2019 and all that

It’s time for the customary Azenby annual review of all things good and the not so good in our mobile world. So where to start? February and MWC19 seems like a good place. I know, that misses out January, but who cares? Depressingly horrible month, January. Get rid of it from the Calendar.

MWC 19 was, inevitably, all about 5G and for sure 5G hype is 5x all previous release hype! More on that later. We also talked a lot about AI, VR, IoT and of course Intelligent Connectivity in between the buffering and the call drops. Amongst all the chatter and the vendor presentations we are still searching for business cases but perhaps the mobile industry, that so often ploughs its own furrow, is a trend setter in this regard too. Yah Boo sucks to business cases, just get it out there. Those with better memories than I will recall the much-heralded launch of the foldable device from Samsung. A bit later than we were led to believe at MWC, it was finally launched in the late summer and Huawei followed on quickly, as they do, with their own version a couple of months later. You never know, you might find one in your Christmas stocking this year, but don’t bet on it and don’t, whatever you do, fold it.

We mentioned in our review of MWC 2019 that Huawei came out all guns blazing defending security concerns about their equipment. Since then, one would have to say it’s not panned out to be a good year for the omnipresent Chinese manufacturer. Depending on your point of view, Huawei are either a chess piece in larger trade-deal talks, or there are real and genuine concerns about ‘back-doors’ and ’kill switches’ in their deployments. What is not in doubt is that the USA did put Huawei telecoms equipment on a blacklist and the impact was immediate and severe. The USA then exerted pressure on its allies to do the same and the “No Entry” signs were going up all over the world for Huawei. Meng Wanzhou, Huawei’s Chief Financial Officer and founder Ren Zhengfei’s daughter, has been under house arrest in Canada at the behest of the USA for over one year awaiting extradition to the USA to face charges related to conspiracy to commit bank and wire fraud in relation to skirting USA sanctions on Iran. . One wonders what the reaction in the West would be to the CFO of say, Cisco or Google being held under house arrest for one year in Shenzhen with an ankle monitor attached. These are the times we live in.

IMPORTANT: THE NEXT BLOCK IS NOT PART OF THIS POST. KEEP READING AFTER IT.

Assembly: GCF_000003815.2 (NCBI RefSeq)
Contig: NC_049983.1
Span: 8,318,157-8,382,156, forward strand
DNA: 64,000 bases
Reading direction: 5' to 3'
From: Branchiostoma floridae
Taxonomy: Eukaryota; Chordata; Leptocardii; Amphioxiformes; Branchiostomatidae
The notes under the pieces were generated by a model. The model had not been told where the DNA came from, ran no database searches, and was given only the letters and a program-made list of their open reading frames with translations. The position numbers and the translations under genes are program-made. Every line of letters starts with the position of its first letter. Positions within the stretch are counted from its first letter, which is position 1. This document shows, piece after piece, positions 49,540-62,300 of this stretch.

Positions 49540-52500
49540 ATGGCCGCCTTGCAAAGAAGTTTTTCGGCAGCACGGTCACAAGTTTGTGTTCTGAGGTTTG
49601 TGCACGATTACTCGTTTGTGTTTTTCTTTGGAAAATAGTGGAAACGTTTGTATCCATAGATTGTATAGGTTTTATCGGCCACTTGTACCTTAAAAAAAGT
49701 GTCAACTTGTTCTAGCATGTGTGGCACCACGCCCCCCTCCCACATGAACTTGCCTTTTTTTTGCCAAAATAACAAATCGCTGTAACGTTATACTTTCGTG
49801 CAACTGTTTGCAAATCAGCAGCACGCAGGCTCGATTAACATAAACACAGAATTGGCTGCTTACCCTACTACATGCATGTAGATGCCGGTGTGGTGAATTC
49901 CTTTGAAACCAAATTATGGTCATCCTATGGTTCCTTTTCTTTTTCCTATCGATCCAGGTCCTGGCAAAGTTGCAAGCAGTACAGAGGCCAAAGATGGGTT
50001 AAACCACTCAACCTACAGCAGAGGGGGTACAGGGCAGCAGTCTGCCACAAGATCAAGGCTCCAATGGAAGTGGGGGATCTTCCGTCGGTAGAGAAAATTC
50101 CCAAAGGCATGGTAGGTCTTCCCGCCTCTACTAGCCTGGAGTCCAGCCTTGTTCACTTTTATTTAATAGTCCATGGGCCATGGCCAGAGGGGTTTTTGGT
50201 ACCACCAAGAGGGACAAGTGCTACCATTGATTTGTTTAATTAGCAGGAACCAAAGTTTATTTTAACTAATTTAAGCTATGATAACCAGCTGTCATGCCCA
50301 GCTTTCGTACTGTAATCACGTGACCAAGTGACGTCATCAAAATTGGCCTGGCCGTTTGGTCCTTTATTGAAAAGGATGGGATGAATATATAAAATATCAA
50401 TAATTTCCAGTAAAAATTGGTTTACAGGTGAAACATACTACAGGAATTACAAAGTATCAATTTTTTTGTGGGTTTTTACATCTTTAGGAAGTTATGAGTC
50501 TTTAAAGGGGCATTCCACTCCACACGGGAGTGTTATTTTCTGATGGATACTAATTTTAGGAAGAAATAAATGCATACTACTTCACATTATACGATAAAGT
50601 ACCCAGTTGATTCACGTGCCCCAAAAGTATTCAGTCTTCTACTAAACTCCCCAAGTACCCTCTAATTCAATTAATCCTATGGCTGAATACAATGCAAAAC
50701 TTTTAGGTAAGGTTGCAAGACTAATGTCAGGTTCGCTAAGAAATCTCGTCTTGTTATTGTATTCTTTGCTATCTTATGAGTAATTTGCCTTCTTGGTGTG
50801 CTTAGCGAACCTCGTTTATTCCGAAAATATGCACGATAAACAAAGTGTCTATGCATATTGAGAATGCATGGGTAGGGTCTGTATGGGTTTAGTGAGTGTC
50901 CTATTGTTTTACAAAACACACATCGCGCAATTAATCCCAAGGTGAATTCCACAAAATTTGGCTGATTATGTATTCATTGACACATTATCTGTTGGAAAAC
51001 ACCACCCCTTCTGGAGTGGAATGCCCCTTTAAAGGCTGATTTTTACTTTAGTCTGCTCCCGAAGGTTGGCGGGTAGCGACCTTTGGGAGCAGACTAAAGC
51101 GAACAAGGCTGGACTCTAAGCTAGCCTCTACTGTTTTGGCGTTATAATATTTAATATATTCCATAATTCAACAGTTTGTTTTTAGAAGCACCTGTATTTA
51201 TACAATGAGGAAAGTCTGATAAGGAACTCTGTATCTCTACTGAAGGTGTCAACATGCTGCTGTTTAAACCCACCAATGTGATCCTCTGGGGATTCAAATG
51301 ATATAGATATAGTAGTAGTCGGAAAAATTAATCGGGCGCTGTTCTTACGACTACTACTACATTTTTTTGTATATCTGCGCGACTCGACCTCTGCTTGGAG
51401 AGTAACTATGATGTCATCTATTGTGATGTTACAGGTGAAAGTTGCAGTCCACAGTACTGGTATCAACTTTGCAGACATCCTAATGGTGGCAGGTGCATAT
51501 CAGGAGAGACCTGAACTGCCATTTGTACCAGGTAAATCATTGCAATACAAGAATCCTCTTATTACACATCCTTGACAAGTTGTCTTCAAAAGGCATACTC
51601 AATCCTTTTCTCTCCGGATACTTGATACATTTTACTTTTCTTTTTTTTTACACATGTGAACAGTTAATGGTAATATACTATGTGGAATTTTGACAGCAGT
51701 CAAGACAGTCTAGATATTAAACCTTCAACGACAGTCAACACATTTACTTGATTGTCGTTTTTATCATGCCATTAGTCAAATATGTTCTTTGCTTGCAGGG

At Azenby we have been thinking about the longer-term consequences of Huawei being on the trade blacklist and we can see a scenario playing out that may not be in the best interests of the USA. Deprived of US chip-sets and components and being given very restricted access to the Android OS, Huawei have no option but to now develop and build their own home made technology and OS and become more self-sufficient . Potentially a big export market for US component manufacturers dries up, followed by equipment and device sales for OEMS. Worse still Huawei devices will come with their own OS and their own App eco-system. This might not have a big impact in the West, but it could be massive in Asia and Africa and overtake Google Play Store and the Apple App Store in those markets. It could also herald the arrival of much lower cost smartphones flooding the Western markets. It could be a case of the USA needing to beware of the unintended consequences of trade embargos.

On a bright note, mobile operators backed the GSMA initiative to lower the carbon footprint of their networks and their businesses. Climate Change can’t be ignored. Then almost immediately the industry was in trouble for cheap labour and dangerous working practices used to mine those vital and rare precious metals needed to make our smartphones. We know there’s gold in them there phones but there are also 16 of the most rare and precious metals as well. Maybe we have further to go on sustainability then we thought.